NYC school bus drivers forced to strike for safety, security

By on January 17, 2013
Jan. 14, New York. Michael Cordiello, president of ATU 1181-1061 tells how Mayor Bloomberg forced the school bus strike.  WW photo:  Mike Otto

Jan. 14, New York. Michael Cordiello, president of ATU 1181-1061 tells how Mayor Bloomberg forced the school bus strike.
WW photo: Mike Otto

New York — More than 8,000 school bus drivers who transport 152,000 pupils in this city every day, many of them children with special needs, were forced to go on strike Jan. 16 to protect not only their jobs but also the safety of the children they serve.

Mayor Michael Bloomberg, the Wall Street mogul who owns Bloomberg News, left the drivers no choice when he and his Board of Education head, Chancellor Dennis Walcott, refused to negotiate further with Amalgamated Transit Union Local 1181 over the issue of seniority and job security.

The New York State AFL-CIO, in a statement supporting the bus drivers, says that “the union’s hand has been forced by Mayor Bloomberg, who requested bids for contracts without critical safeguards that help ensure our children’s safety. For the first time in 30 years, the mayor has removed a requirement that keeps the most qualified, experienced, and skilled drivers on the job.”

Other information about pickets is available at the New York AFL-CIO’s site, as well as a petition at nysaflcio.org/safety1st.

This is a struggle against austerity, as well. The city is trying to save money by giving out contracts to the lowest bidder, without requiring that drivers with experience and skill handling small children, including those with disabilities, be kept on the job. It’s a disgrace that in the same city where Wall Street funnels trillions of dollars into the pockets of the superrich, the administration claims it can’t find the money to get children safely to school.

Since this struggle started, the mayor and school board head have tried to turn parents against the bus drivers’ union. But many parents are expressing their support for the drivers.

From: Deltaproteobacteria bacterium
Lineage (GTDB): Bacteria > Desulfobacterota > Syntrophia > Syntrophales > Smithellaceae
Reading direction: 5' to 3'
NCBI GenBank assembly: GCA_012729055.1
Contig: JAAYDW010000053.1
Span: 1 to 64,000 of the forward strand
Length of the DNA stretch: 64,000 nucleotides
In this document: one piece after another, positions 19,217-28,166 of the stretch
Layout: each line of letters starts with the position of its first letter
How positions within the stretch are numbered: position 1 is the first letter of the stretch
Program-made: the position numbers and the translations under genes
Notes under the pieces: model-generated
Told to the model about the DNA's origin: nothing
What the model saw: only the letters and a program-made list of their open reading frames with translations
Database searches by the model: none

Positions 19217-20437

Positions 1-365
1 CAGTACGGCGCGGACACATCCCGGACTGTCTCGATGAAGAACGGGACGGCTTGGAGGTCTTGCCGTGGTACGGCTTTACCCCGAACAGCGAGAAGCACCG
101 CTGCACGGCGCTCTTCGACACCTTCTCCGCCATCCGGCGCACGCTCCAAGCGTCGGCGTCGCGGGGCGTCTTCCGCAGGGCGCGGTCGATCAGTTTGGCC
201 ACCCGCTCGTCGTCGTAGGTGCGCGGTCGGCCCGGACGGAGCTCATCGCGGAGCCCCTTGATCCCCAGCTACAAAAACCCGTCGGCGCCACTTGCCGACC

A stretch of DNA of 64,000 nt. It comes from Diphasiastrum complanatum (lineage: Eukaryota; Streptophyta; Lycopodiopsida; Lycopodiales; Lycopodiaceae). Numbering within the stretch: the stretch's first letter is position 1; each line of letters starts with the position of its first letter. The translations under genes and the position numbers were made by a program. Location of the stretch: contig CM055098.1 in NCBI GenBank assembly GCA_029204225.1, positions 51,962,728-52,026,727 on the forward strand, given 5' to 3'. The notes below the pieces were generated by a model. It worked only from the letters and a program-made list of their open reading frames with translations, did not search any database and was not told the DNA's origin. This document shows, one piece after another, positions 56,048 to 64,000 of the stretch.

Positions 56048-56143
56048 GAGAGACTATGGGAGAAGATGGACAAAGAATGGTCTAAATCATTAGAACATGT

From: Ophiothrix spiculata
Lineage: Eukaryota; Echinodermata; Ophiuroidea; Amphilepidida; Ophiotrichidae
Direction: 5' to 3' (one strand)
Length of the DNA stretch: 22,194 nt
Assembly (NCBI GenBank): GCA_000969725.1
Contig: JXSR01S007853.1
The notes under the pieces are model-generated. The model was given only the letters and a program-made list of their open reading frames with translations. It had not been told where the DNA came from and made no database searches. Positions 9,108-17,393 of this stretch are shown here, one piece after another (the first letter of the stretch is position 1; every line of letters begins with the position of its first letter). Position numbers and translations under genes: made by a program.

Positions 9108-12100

One organization that has been wrestling with the school board over its complicated bus routes and schedules that have caused children to spend unnecessary hours en route is Parents to Improve School Transportation.

On the first day of the strike, PIST sent out the following release:

“Parents, families and New York City school children have come forward to voice their support for the striking school bus drivers and matrons.

“‘As the parents and guardians of NYC school children, we support the school bus union members who, to protect their careers, have been forced to strike by the mayor and the DOE,’ said Sara Catalinotto of Parents to Improve School Transportation.

“Referring to the city’s alternative transportation proposal, grandparent Margaret DePaula added, ‘Many of us are shocked that our children and grandchildren as young as 8 years old have come home with MetroCards in hand.’

“‘The mayor would send children onto trains and buses with no guides, no seat belts, and none of the assistance they have come to expect from their school bus drivers and attendants,’ DePaula continued. ‘Everyone knows that most subway stations and taxis are not wheelchair-accessible. Yet Mr. Bloomberg says he cares more about the children than the workers do.’

“Catalinotto continued, ‘We strongly doubt the city’s claim that it is dropping the Employee Protection Provision to raise money for classrooms. The EPP is a seniority list, ensuring that the most experienced drivers and matrons will be employed first to transport our children — many of whom are students with disabilities.  Including the EPP in contracts does not cost the city any extra!’

“Johnnie Stevens, father of a bus student, added, ‘It is also not true that a court ruling has made the EPP illegal. The ruling the city keeps referring to applies only to pre-kindergarten companies and involved contracts that had never before included the EPP. The contracts the city is trying to change, on the other hand, have included the EPP for 47 years.’

“Stevens continued, ‘We agree with union leaders who have compared the attack on ATU 1181 with the anti-union campaigns in Ohio and Michigan. Having bought himself a third term in office, the mayor has no business standing in the way of job security of drivers — and matrons, mostly women of color — who transport our children. It is he and the DOE who are hurting our children by refusing to negotiate fairly with the school bus drivers.’

“Sharlene Figueroa, mother of three children who ride mini-wagons, concluded, ‘Corner-cutting by the DOE under mayoral control has already lowered busing standards. It’s not an accident that we are PIST. Strike or no strike, we will continue to organize for a School Bus Bill of Rights to eliminate overcrowded, long routes that are forced on our children (and their bus crews) every September.  Good busing is an aspect of our children’s educational civil rights.’”

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